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Olmsted Scholar Feature: Upcoming Research on Infrastructural Regionalism

by Emily Vogler, 2010 National Olmsted Scholar

21st century America operates in a globalized world where interbasin water transfers, mass human migration, international trade, and invasive species create complex relationships between distant geographies. Increasingly, designers are asked to develop proposals that respond to this global context while acting locally to incorporate current approaches to sustainability and design. The region is increasingly important as an intermediate territory that bridges the global and the local scale and serves as a platform from which to address infrastructural networks that are the organizing frameworks for our cities and rural areas.

As the 2010 National Olmsted Scholar, I will conduct research on infrastructural regionalism. I will use the existing networks of Water, Energy, Industry, Transportation, Culture, and Ecology as starting points from which to investigate five city-regions across the United States. Each of these networks links urban, regional, and global issues and is key to making our cities productive ecosystems nested within a sustainable regional framework. In addition, these networks can provide a foundation for the development of a metric that evaluates sustainability at the regional and site scale. This metric should be both quantitative and qualitative; both experimental and theoretical; and should include aesthetics and humanity.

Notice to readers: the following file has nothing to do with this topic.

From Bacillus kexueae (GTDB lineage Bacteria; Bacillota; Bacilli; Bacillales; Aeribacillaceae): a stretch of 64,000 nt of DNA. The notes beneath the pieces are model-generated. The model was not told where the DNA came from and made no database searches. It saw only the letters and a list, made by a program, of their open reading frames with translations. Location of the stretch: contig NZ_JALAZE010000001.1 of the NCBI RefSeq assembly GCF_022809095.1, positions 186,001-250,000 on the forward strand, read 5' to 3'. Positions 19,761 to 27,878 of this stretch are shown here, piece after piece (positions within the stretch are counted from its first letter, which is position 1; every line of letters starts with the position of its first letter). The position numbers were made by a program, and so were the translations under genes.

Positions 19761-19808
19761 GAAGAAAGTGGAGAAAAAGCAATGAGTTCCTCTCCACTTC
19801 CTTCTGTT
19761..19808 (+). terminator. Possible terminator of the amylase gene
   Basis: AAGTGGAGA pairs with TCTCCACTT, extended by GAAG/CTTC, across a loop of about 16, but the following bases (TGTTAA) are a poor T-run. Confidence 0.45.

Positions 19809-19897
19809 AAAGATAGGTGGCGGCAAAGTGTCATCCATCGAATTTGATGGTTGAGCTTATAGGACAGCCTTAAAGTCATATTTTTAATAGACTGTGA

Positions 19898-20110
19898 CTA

I will document each region through the plotting of existing networks and flows, photographs, interactive community mapping projects, and transects that originate from points of maximum population density and extend to the rural surroundings. Each regional investigation will culminate in a mobile exhibition that will engage the public in a dialogue on the topic of  “the region” and propose a design agenda that bridges the regional and local scales.

Stay tuned to this blog series for updates on my research, including the regions I have chosen to investigate.

After graduating from the University of Pennsylvania in May with a Masters in Landscape Architecture, Emily began working with Michael Van Valkenburgh Associates in New York City. She is currently working on the ARC Competition to design a wildlife overpass structure in Vail, Colorado. 

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